History shows that it has been doing this ever since the company was originally set up as a joint venture between Short Brothers then owner, Bombardier and Thomson-CSF (now Thales) back in 1993 and, as mentioned previously, that had in 2001 become a wholly owned subsidiary of what is today, Thales. As a complete missile system Starstreak also has a diversity of support equipment around it including Lightweight Multiple Launchers and the Multi-Mission System (MMS), the latter being a unique, lightweight, vehicle based automated system capable of rapid response.

Product development is ongoing and there is a strong recognition within the company that, following the high number of IED related casualties seen in Iraq, Afghanistan and elsewhere, the levels of force protection needs to be improved.

In June Thales Air Defence was awarded a £48m contract from the UK MOD for the Lightweight Multirole Missile (LMM) requiring both demonstration and manufacture. Ordered by the MOD as the Future Anti Surface Guided Weapon (Light) system (FASGW(L) and designed for precision strike with low collateral damage the missile system been designed to be fired from a variety of land, sea and airborne tactical platforms including planes, helicopters, trucks, boats and even unmanned aerial vehicles. LMM will also be used by the Royal Navy to defeat the threat from small ships and fast inshore attack craft, and will also be operated by the frigate carrying the Lynx Wildcat AW159 Maritime Attack helicopter. LMM has a huge potential in terms of exportability as a system able to be quickly deployed to tackle terrorists, pirates, and insurgent activity plus those considered as those proffering an ‘asymmetric’ threat.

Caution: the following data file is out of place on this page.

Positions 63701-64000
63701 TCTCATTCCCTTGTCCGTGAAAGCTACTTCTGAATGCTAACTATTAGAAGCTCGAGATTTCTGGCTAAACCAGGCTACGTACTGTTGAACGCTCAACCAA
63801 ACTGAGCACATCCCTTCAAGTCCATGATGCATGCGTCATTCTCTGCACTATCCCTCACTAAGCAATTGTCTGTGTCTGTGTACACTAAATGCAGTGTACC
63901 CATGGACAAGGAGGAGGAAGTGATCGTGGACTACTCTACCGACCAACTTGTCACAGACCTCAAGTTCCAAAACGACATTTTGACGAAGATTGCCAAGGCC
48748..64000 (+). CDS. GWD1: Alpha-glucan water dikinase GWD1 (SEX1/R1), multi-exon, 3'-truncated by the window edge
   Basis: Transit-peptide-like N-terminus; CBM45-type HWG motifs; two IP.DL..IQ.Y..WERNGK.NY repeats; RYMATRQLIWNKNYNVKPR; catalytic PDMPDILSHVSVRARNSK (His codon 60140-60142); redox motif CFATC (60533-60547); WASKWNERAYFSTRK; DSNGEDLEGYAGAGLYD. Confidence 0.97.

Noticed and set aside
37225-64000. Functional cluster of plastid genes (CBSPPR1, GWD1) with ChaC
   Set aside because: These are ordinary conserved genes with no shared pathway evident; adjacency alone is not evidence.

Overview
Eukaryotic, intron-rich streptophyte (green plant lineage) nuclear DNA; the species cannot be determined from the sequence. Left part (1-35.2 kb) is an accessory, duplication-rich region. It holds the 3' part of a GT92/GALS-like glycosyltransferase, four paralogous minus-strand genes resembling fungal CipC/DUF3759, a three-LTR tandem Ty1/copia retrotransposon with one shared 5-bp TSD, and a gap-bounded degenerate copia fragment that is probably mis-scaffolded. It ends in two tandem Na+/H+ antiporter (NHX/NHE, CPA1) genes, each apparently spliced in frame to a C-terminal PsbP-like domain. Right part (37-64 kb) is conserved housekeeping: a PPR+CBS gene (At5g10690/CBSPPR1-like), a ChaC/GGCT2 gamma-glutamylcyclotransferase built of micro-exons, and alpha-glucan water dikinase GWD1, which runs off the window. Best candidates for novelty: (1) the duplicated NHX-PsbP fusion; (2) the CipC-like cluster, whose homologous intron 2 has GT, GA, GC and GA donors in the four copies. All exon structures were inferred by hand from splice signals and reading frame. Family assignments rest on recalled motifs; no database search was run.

In terms of exports the Belfast operation already has an excellent record of success and I am in no doubt that it has significant potential to do more. Earlier this year in what is after all a highly competitive international industry including competition from countries such as the USA, USSR and China; Thales Air Defence secured a £100m contract to supply Starstreak missiles and radar systems to the Indonesian Ministry of Defence. The contract requires supply of radar, communications equipment, launchers and missiles including the basic Starstreak missile together with the new RAPIDRanger lightweight mobile automated weapon system.

Thales is, as far as I am aware, the only European prime able to offer a full range or air defence capability ranging from what may be termed as sensors through to effectors. As a hugely important European group with a diverse range of interests in defence, aerospace and security, the ground based short-range air defence systems produced at the Belfast facility are but one part of a very large range of other defence capabilities produced by the group. These include full air and missile based defence solutions, tactical data links, weapon coordination and control, air surveillance radar, sonar, mobile integrated weapons systems plus a large range of other sophisticated electronic based technology for land, air, sea and space environments.

In terms of skills retention and design engineering and manufacturing capability, Thales Air Defence is extremely important to the UK economy. The potential to export is very important and the record of success in terms of product design, efficiency of operation and quality holds the company in very good stead. Importantly the attitude to apprenticeships and graduate training is impressive as is the whole approach to research and development and long term investment.

 

CHW (London) 3rd July 2014

Howard Wheeldon FRAeS

hwheeldon@wheeldonstrategic.com

Tel: 07710 779785